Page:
What Happens to Your Retirement Plans and IRAs when You Relinquish US citizenship or abandon your green card?

The U.S. is the only country in the world which levies taxes on the basis of citizenship rather than residency—meaning people can be liable to the IRS without ever having lived in the country, if they hold a U.S. passport or green card. AU.S. citizen or a long-term resident can permanently disconnect from future tax obligations by relinquishing their U.S. citizenship or abandoning their green cards. One concern of expatriates is what happens to their retirement plans and IRAs when they give up their U.S. citizenship or green card.  The tax consequences of expatriation are dependent upon whether you’re considered what the Tax Code considers a “covered expatriate:” you are a “covered expatriate” if any of the following statements apply.

  • Your net worth is $2 million or more on the date of your expatriation or termination of residency.
  • Your average annual net income tax for the 5 years ending before the date of expatriation or termination of residency is more than a specified amount that is adjusted for inflation ($147,000 for 2011, $151,000 for 2012, $155,000 for 2013 and $157,000 for 2014).
  • You fail to certify on Form 8854 that you have complied with allU.S.federal tax obligations for the 5 years preceding the date of your expatriation or termination of residency.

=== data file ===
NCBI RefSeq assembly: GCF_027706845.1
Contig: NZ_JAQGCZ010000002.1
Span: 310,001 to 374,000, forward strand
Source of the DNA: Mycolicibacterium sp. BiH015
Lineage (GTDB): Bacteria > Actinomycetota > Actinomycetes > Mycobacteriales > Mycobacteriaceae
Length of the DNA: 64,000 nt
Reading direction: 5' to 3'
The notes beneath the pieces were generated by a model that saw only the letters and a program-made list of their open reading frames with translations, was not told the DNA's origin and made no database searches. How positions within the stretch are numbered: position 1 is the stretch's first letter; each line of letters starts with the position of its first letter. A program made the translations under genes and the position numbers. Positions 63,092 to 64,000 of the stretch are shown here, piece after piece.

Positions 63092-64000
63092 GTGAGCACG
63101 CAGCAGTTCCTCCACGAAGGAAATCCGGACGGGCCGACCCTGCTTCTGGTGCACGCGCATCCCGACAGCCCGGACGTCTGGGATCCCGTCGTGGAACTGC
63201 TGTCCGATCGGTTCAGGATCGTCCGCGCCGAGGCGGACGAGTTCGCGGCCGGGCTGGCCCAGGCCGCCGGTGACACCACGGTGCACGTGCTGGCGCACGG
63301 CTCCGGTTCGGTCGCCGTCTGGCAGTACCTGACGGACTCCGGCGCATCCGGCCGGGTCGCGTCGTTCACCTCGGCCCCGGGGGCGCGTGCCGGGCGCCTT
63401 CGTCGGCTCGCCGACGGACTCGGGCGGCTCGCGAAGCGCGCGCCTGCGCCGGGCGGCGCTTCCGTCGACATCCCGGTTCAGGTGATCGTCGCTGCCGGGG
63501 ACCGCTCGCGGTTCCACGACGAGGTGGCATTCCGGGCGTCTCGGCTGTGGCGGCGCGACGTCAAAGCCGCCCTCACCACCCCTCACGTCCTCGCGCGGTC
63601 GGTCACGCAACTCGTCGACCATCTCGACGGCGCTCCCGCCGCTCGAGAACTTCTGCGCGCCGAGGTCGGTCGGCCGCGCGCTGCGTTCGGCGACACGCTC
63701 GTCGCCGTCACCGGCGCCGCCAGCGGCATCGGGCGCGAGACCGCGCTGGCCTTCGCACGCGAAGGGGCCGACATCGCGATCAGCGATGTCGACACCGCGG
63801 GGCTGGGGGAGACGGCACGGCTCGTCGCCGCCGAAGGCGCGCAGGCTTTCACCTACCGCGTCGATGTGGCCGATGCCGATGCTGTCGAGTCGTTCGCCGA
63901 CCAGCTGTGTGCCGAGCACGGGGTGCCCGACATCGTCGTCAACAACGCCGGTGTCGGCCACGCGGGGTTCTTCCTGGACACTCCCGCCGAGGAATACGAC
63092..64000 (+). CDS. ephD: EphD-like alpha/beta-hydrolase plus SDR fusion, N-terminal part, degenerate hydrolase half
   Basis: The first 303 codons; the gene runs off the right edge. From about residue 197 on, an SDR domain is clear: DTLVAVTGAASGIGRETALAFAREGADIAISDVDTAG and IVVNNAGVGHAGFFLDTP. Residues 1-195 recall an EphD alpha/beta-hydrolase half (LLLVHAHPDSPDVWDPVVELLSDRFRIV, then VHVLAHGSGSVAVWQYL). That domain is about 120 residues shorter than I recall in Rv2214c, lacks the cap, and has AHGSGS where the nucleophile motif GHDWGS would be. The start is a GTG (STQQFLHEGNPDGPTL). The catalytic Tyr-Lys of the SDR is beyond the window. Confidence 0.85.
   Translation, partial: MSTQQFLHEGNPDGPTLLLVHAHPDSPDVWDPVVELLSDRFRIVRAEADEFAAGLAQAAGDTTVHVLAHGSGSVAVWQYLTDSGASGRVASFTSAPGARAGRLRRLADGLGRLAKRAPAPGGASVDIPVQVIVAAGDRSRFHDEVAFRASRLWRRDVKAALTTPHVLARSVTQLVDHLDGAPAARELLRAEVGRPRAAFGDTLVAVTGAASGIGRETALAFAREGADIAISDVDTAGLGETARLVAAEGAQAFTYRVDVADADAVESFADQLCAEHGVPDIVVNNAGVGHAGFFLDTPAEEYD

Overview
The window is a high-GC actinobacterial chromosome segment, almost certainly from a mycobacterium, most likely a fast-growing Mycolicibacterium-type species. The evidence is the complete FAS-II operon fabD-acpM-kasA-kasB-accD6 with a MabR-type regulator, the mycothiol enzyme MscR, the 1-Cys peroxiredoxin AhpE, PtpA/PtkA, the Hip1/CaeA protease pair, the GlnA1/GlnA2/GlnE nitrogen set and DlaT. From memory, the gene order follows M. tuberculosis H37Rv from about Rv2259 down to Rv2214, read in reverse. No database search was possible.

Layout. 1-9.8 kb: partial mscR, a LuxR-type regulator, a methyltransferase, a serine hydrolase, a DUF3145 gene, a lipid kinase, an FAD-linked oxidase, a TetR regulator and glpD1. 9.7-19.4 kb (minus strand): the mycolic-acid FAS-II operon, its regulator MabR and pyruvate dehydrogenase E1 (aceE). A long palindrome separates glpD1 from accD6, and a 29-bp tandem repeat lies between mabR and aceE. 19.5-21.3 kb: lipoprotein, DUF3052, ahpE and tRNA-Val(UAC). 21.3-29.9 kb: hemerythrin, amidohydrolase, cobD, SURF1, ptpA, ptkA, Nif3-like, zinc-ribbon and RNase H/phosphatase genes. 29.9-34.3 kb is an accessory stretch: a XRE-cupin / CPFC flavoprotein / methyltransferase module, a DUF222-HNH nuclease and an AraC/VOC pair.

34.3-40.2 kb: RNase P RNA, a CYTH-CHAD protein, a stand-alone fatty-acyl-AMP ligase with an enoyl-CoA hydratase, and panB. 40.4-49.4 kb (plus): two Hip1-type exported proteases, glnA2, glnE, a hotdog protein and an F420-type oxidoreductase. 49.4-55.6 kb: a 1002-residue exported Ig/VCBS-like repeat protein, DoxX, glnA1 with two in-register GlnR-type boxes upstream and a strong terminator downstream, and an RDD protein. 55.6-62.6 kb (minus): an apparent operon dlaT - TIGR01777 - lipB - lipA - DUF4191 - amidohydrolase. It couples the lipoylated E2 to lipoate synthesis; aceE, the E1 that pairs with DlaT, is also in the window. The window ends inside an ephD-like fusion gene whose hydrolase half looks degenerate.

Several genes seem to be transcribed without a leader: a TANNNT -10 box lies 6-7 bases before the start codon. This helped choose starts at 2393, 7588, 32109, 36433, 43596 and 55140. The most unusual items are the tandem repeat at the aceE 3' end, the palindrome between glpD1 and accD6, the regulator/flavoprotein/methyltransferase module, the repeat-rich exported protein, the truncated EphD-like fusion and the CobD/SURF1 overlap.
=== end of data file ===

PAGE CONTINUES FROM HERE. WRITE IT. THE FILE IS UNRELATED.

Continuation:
Here is a summary of the tax rules for qualified retirement plans and IRA:

  covered expatriate not covered expatriate
“qualified” retirement plans (401k, SIMPLE IRA and SEP) How your retirement plans is taxed will depend on whether it is an eligible deferred compensation item or not.

In order to keep your qualified retirement plans to be an eligible deferred compensation item, you must give your 401(k) plan administrator Form W-8CE within 30 days of your expatriation date. In this case, you will payU.S.income tax on the distributions you receive only when you receive the distributions, and the tax rate will be 30%. You will not be permitted to reduce yourU.S.income tax rate by invoking protections from an income tax treaty.

If you do not give your 401(k) plan administration a Form W-8CE within 30 days of your expatriation date, your retirement plans will become an ineligible deferred compensation item .You will be treated as receiving a lump sum distribution from the entire plan balance on the day before your expatriation date, and you will pay U.S. income tax on that amount at the tax rate that applies to you in the year of expatriation. The early distribution penalty doesn’t apply on the deemed distribution.  

If you’re not a covered expatriate, you’re only subject to a single 30% withholding tax when distributions are made and you may be able to use a tax treaty to reduce this tax.


traditional IRA If you’re a covered expatriate, your traditional IRA terminates when you expatriate and you must pay tax on the entire untaxed portion of the plan.  The early distribution penalty doesn’t apply even if you are under 59-1/2. If you’re not a covered expatriate, the plan doesn’t automatically terminate. A withholding tax of up to 30% applies upon distributions.  This tax rate may be reduced under a tax treaty.


Roth IRA A covered expatriate is treated as receiving a distribution of his entire interest in such account on the day before the expatriation date. If the Roth IRA’s distribution triggered by expatriation is a “qualified distribution”, there will be noU.S.income tax payable because of the expatriation. If the distribution caused by expatriation is not a qualified distribution, any distributions above your Roth IRA contributions will be taxable income. No penalty applies on an early distribution. If you’re not a covered expatriate, expatriation does not trigger an automatic distribution. General tax rules apply upon distribution.